Three Component System
The solids and liquids of a three component system can be shown on a triangular diagram, it is necessary to consider both the pressure and the temperature as fixed. The phases of the system as a function of the composition can then be shown. The relative amounts of the three components, usually presented centages by weight can be shown on a triangular plot.
The corners of the triangle labeled A, B, C correspond to the pure components A, B, and C respectively. The side of the triangle opposite the corner labeled A, for example, implies the absence of A. thus the horizontal lines across the triangle show increasing percentages of A from zero at the base to 100 percent at the apex. In a similar way the percentage of B and C are given by the distances from the other two sides to the remaining two apices. From the three composition scales of the diagram the composition corresponding to any point can be read off. This procedure for handling the composition of three component systems is possible, and the total composition is always 100 percent, because of the geometric result that the sum of the three perpendicular distances from any point to the three sides of the triangle is equal to the height of the triangle.
As with two-component systems, the simplest three component systems are those in which ha liquid system breaks down into two phases. Over a certain range of temperature the system acetic acid chloroform water is such a system. A two phase region occurs in system at 18˚C is necessarily part of the diagram is the tie lines through the two phase region joining the compositions of the two phases that are in equilibrium. (in all previous two phase diagrams, such lines could have been drawn but since they would have been horizontal constant temperature lines, it was unnecessary to exhibit them.) thus a total composition corresponding to point a in the two phase region gives two phases, one of composition b and the other of composition c. a unique point on the two phase boundary is indicated by d. this point, called the isothermal critical point or the plate point, is similar to the previously encountered critical solution temperatures, or consulate points, in that the compositions of the two phases in equilibrium become equal at this point.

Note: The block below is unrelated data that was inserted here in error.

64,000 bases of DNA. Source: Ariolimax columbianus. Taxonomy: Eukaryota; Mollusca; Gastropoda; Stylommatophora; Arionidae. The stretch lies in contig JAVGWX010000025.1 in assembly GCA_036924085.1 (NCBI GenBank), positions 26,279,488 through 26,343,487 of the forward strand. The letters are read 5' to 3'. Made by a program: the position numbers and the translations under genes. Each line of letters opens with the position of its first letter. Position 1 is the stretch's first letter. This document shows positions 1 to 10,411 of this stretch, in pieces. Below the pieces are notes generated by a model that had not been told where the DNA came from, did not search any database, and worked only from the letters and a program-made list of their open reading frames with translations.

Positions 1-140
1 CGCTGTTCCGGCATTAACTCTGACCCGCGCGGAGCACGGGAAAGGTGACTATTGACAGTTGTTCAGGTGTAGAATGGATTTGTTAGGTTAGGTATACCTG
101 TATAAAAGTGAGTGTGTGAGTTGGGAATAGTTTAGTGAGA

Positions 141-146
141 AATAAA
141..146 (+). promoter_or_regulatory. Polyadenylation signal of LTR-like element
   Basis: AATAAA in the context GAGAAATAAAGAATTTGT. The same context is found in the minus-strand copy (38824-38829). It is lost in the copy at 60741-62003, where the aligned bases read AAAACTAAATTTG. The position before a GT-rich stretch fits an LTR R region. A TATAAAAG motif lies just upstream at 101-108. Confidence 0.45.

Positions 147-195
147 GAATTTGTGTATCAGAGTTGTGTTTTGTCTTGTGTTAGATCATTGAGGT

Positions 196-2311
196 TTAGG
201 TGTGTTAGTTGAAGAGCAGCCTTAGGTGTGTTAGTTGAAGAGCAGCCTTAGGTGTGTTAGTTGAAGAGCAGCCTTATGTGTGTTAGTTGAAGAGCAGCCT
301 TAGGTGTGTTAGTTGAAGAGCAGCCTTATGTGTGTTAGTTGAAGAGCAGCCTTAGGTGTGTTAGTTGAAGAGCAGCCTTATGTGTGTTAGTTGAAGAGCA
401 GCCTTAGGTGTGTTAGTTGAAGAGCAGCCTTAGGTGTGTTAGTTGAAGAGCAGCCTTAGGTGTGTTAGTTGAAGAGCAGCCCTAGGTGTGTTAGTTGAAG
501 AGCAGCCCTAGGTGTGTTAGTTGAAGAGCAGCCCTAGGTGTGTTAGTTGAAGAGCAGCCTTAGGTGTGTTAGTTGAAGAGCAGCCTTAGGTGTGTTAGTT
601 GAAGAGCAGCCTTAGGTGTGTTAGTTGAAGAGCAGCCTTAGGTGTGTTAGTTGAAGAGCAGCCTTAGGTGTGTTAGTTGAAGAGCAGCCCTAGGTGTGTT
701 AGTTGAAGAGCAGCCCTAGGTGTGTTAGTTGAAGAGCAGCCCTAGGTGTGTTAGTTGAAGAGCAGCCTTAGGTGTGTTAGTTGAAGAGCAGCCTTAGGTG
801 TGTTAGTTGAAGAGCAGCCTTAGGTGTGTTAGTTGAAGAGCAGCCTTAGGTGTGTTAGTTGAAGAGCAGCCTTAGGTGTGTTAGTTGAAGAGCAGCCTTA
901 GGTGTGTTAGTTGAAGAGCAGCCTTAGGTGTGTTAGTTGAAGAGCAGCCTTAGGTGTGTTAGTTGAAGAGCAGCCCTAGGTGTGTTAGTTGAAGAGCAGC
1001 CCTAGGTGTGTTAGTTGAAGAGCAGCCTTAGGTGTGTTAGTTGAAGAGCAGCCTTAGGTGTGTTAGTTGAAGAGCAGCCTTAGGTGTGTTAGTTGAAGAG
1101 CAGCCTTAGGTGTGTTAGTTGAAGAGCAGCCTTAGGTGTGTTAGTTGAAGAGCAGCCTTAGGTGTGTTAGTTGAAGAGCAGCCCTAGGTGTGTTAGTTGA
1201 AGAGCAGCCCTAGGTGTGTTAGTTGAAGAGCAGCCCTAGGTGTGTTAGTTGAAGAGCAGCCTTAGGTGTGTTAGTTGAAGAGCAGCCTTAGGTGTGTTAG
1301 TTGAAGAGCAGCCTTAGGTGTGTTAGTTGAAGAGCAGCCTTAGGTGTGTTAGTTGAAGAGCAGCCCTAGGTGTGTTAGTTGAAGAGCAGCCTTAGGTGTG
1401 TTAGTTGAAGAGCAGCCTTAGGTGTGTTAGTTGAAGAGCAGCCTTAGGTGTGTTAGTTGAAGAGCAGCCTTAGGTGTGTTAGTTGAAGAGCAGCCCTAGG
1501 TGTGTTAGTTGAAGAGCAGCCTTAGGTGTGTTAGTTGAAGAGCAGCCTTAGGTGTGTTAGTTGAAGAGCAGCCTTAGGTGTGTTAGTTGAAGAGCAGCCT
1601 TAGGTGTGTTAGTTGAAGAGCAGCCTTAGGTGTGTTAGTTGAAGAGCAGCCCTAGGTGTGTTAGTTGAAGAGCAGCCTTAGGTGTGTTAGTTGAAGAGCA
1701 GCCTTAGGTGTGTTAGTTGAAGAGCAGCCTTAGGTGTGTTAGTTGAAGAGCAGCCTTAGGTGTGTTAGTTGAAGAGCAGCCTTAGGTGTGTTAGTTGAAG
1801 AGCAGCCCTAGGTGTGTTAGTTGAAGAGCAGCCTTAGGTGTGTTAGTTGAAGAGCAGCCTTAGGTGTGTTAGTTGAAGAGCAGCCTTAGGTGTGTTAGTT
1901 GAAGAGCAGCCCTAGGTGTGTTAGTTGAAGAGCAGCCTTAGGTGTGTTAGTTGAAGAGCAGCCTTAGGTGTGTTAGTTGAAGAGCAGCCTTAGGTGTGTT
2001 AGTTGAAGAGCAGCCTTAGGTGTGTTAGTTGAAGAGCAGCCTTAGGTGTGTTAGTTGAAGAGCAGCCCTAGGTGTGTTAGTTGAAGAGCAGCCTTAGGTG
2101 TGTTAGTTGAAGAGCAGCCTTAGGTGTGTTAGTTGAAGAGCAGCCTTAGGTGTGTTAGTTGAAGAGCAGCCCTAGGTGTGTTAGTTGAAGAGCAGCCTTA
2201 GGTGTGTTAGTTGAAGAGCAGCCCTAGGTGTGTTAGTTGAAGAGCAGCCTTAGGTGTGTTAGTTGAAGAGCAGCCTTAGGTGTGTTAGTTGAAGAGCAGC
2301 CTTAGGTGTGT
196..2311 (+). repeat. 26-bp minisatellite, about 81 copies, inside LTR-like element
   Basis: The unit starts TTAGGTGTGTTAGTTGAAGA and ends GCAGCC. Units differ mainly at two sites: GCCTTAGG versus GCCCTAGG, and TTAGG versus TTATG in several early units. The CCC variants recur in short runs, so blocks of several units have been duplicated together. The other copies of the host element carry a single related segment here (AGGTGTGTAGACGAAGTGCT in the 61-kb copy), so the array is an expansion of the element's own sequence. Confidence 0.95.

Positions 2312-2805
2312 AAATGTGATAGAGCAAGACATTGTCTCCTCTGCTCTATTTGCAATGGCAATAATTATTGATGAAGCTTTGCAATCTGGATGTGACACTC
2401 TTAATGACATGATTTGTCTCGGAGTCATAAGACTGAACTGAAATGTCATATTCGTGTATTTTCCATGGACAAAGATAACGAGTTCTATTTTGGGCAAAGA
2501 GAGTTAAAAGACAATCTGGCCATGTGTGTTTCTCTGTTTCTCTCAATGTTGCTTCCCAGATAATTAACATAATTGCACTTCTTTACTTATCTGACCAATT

Application of the phase rule to a system corresponding to a point in the two phase region gives
Ø = C – P + 2 = 3 – 2 + 2 = 3
The 3 degrees of freedom can be accounted for the pressure, the temperature, and one composition variable. Thus the composition of both phases cannot be arbitrarily fixed. If one is fixed, the tie from that composition fixes the composition of the second phase.
Three-component systems involving solids and liquids can be introduced by considering systems of two salts are somewhat soluble and the diagram gives the curves for the saturated solution compositions. Such diagrams are perhaps more easily understood if tie lines are in equilibrium with the solid salts B and C, solutions along DF and EFare in equilibrium with the solid salts B and C, respectively. Point F corresponds to a system in which the solution is in equilibrium with both salts. Removal of water from point F moves the total composition toward the base of the triangle. The effect is to form more solid salts, which remain in equilibrium with the decreasing amount but constant concentration of saturated solution.
Finally, three component systems in which the three components taken in pairs form simple eutectics can be illustrated by the system bismuth-tin-lead. A three-dimensional representation shows descriptively the phase behavior as a function of composition and temperature at the fixed pressure of 1 bar. For quantitative work it is more suitable to express the data at various constant temperatures on triangular plots. Such diagrams for a few temperatures are therefore included. Tie lines are shown to indicate more clearly the solution composition that are in equilibrium with the solid components.
If a solution containing 32 percent lead, 15 percent tin, and 53 percent bismuth is cooled, it is found that it remains liquid until, 96˚C, all three solid components start separating out. The phase rule indicates that at such a point, called a ternary eutectic, there is
C – P + 2 = 3 – 4 + 2 = 1 degree of freedom
Since this degree has been used by the fixed pressure, the system has no remaining variables. It is characteristic of such ternary eutectics that the eutectic point is at a low temperature compared with the melting points of the pure components; e.g. the ternary eutectic of the metal system of the present example will melt in boiling water.
Services:- Three Component System Homework | Three Component System Homework Help | Three Component System Homework Help Services | Live Three Component System Homework Help | Three Component System Homework Tutors | Online Three Component System Homework Help | Three Component System Tutors | Online Three Component System Tutors | Three Component System Homework Services | Three Component System